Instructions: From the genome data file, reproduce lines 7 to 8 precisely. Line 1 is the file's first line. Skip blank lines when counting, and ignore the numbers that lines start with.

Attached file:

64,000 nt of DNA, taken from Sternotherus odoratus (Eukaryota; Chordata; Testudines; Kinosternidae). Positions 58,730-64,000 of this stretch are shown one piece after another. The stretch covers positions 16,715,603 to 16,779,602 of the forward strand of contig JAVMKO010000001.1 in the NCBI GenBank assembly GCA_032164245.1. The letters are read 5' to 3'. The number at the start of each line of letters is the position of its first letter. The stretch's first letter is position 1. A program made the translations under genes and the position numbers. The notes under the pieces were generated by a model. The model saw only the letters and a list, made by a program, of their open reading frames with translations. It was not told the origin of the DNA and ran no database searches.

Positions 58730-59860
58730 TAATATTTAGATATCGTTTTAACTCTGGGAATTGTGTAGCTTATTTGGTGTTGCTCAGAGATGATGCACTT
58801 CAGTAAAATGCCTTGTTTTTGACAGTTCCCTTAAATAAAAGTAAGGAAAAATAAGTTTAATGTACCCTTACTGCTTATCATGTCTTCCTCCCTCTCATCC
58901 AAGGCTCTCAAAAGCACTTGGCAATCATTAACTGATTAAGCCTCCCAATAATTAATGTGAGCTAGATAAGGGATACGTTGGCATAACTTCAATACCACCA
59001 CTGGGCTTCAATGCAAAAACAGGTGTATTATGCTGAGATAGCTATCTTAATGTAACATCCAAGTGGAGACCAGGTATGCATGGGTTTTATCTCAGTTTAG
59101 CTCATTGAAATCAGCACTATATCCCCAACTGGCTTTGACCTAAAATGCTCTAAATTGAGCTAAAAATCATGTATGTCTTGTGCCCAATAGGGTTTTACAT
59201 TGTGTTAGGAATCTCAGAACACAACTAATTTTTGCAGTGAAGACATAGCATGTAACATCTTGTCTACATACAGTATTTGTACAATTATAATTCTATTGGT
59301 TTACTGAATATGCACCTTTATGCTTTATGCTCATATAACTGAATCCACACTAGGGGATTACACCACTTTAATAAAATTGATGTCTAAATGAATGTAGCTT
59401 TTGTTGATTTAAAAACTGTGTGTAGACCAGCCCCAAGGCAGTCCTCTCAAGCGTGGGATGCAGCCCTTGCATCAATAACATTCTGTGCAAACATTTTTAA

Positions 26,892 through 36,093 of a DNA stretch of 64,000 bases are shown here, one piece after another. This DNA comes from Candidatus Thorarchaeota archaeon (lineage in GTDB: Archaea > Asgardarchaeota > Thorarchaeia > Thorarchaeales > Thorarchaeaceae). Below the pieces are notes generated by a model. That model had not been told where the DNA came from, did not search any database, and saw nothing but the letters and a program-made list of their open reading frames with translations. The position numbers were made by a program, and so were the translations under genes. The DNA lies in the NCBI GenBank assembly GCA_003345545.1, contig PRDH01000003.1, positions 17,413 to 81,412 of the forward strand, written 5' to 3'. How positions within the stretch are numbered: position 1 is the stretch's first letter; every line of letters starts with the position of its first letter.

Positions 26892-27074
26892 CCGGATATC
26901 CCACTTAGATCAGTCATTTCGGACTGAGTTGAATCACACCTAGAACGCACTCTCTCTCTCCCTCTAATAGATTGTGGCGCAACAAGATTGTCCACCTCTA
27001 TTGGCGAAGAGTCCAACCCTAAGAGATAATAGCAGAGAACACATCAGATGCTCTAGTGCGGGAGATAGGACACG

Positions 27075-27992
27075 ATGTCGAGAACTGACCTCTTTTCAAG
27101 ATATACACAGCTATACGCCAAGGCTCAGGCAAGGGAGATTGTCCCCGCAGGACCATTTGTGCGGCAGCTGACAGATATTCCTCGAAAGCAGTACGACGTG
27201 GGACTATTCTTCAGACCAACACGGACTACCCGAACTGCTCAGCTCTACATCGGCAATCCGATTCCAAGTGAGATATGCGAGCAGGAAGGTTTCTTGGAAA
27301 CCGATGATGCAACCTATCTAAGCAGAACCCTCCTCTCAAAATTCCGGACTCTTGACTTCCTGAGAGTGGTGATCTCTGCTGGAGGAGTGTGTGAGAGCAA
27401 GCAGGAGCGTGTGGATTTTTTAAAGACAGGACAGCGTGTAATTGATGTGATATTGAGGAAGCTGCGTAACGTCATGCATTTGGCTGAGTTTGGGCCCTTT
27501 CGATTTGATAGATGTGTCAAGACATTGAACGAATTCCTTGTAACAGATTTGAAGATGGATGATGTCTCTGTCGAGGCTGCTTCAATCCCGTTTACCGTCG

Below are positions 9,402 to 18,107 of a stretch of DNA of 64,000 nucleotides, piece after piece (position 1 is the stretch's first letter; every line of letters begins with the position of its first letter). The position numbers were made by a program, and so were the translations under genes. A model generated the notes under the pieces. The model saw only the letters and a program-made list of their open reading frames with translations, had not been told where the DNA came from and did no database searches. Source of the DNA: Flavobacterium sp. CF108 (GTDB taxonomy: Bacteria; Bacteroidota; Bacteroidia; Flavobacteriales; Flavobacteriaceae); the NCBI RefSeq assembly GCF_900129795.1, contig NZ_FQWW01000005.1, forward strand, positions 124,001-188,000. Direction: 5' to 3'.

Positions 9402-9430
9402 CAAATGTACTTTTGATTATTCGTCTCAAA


59101 CTCATTGAAATCAGCACTATATCCCCAACTGGCTTTGACCTAAAATGCTCTAAATTGAGCTAAAAATCATGTATGTCTTGTGCCCAATAGGGTTTTACAT
59201 TGTGTTAGGAATCTCAGAACACAACTAATTTTTGCAGTGAAGACATAGCATGTAACATCTTGTCTACATACAGTATTTGTACAATTATAATTCTATTGGT